Conserving water doesn’t mean you have to live with a dry and neglected garden. Xeriscaping could be the answer!

Derived from the Greek xeros meaning ‘dry,’ the term literally means ‘dry landscape’ – and it’s used to describe landscaping methods that are aimed at reducing irrigation needs, maximising the use of natural precipitation and drought-resistant planting. If anything, xeriscaping is also an effective way of saving both time and money. Here’s how it’s done…

First, improve your soil – The ideal soil in a water-conserving landscape drains quickly, but also stores water at the same time. Sandy soils are porous and allow water to drain away too quickly, while clay soils have small particles that bind together so moisture can’t be absorbed properly. Your ideal soil type contains plenty of organic matter that acts like a sponge, holding onto water but then also releasing it as needed.

Mulch it – Use mulch in your garden to keep the ground moist underneath your plants. Mulch also helps to reduce run-off and evaporation. Organic mulches include shredded bark, compost, rotted manure, pine needles, leaves, grass clippings and even newspaper. These all help to add an extra dose of organic matter to the garden. To be truly effective, your mulch layer needs to be quite thick and there should be no areas of bare soil.

Choose hardy plants – Do some research before adding plants to your water-wise landscape. Look for species that are naturally drought-tolerant, such as succulents, indigenous shrubs and trees, and ornamental grasses. In general, these plants have leaves which are small, thick, glossy, silver-grey or fuzzy (all characteristics which help them to conserve water). Even some herbs, such as thyme, rosemary, lavender and oregano, thrive in dry conditions. Don’t waste water on unhealthy plants either; rather remove or replace them. And control water-stealing weeds.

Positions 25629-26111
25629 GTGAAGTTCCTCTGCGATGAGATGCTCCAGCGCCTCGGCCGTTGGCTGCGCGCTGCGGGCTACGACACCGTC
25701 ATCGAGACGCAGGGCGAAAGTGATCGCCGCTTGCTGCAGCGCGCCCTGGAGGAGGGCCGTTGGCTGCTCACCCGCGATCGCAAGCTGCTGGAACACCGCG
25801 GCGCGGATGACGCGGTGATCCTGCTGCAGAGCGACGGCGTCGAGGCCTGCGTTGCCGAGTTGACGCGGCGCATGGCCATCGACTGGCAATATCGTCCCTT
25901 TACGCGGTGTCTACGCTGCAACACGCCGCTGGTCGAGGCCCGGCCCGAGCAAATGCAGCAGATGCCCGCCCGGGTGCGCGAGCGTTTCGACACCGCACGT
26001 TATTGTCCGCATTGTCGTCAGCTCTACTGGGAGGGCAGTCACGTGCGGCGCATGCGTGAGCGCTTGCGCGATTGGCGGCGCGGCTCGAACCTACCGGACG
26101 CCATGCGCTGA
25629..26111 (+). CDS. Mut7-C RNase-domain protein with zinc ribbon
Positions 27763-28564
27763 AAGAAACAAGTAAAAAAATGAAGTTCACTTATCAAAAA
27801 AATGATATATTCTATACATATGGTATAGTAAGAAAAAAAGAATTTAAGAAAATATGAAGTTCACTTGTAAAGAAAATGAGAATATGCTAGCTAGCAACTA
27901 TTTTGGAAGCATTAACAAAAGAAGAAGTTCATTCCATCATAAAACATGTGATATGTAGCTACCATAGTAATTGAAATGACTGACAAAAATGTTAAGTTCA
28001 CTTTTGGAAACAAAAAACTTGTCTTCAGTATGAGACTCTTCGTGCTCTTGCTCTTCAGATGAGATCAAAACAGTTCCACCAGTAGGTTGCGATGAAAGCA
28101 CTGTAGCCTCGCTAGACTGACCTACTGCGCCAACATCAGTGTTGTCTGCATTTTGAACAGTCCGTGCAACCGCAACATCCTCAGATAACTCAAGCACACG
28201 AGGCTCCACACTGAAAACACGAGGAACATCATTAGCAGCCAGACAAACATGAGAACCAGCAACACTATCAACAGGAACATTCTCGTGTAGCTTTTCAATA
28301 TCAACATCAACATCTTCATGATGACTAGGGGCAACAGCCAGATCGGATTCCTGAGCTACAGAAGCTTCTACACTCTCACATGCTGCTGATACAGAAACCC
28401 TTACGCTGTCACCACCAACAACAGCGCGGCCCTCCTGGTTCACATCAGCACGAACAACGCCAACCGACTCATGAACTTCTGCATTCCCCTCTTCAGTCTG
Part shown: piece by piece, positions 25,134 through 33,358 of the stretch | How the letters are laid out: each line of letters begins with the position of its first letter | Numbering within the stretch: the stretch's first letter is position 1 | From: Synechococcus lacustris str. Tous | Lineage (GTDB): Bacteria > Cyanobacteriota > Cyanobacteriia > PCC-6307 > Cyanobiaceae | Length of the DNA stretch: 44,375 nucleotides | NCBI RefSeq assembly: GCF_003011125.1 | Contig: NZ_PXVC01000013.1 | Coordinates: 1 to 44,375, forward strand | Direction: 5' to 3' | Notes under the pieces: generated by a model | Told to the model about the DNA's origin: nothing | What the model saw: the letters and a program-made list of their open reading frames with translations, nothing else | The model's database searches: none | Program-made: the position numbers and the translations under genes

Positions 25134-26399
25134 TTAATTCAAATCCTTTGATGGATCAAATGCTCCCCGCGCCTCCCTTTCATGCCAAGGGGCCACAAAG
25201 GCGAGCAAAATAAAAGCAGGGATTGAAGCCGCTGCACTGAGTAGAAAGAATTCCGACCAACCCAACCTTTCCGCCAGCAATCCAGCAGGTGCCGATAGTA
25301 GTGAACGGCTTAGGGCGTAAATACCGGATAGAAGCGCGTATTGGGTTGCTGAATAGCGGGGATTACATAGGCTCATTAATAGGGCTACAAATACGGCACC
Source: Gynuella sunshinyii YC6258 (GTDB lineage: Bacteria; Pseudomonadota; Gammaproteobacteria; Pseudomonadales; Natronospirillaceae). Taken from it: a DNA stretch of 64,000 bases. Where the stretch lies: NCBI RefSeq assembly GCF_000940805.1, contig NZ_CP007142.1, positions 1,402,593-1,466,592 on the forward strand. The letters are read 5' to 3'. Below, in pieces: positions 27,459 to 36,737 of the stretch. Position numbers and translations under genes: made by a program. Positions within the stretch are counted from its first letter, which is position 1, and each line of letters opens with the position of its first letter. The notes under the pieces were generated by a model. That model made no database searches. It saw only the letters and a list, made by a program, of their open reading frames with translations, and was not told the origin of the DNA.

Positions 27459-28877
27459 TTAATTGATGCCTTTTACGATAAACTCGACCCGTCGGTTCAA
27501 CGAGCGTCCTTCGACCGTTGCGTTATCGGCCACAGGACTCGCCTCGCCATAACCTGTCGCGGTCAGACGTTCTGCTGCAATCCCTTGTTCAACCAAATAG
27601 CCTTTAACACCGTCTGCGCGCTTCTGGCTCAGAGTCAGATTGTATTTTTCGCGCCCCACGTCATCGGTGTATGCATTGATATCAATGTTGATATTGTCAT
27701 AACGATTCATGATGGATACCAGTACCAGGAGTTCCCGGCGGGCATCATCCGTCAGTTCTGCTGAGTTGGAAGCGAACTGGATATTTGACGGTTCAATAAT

Catch the water – Prevent rain water from running into the street or down the driveway by capturing the run-off and directing it into strategically-placed garden beds or a water tank instead. Create water basins around trees and shrubs and prune away any unnecessary lower branches and leaves from trees (fewer leaves equate to less moisture loss and this lowers the tree’s water requirements). A more permeable walkway, such as gravel, offers another solution to prevent water run-off, as it can absorb some of the water (which non-permeable concrete or pavers can’t do). Choose your plant containers carefully too, as different materials heat up quickly (like metal) or lose moisture because they are porous (like clay). Rocks, gradually ‘stepping down’ a bed, can help direct water to plants, while raised garden beds hold soil and moisture better than sloping ground.

Use less lawn – A patio or braai area is perhaps the most low-maintenance and water-friendly option for replacing lawn. As is using gravel and pavers, where you can play with texture, size and colour to suit the landscape. Or replace grass with low-maintenance, drought-tolerant plants or even ‘faux’ lawn. You can also convert part of your lawn to ornamental grasses and groundcovers. The great benefit of a groundcover is that it provides full coverage, yet doesn’t grow tall enough to require mowing and other maintenance. Plus it stops erosion on sloping areas, as the plants’ dense root systems form a sponge-like layer beneath the soil that absorbs excess rainfall or irrigation.

Provide cover – Whether it’s a pergola or the sloping lines of a shade sail, shade is a necessary element in the battle against water loss. Plants lose a lot of moisture from evaporation on hot days.

Image: iStock

Image: iStock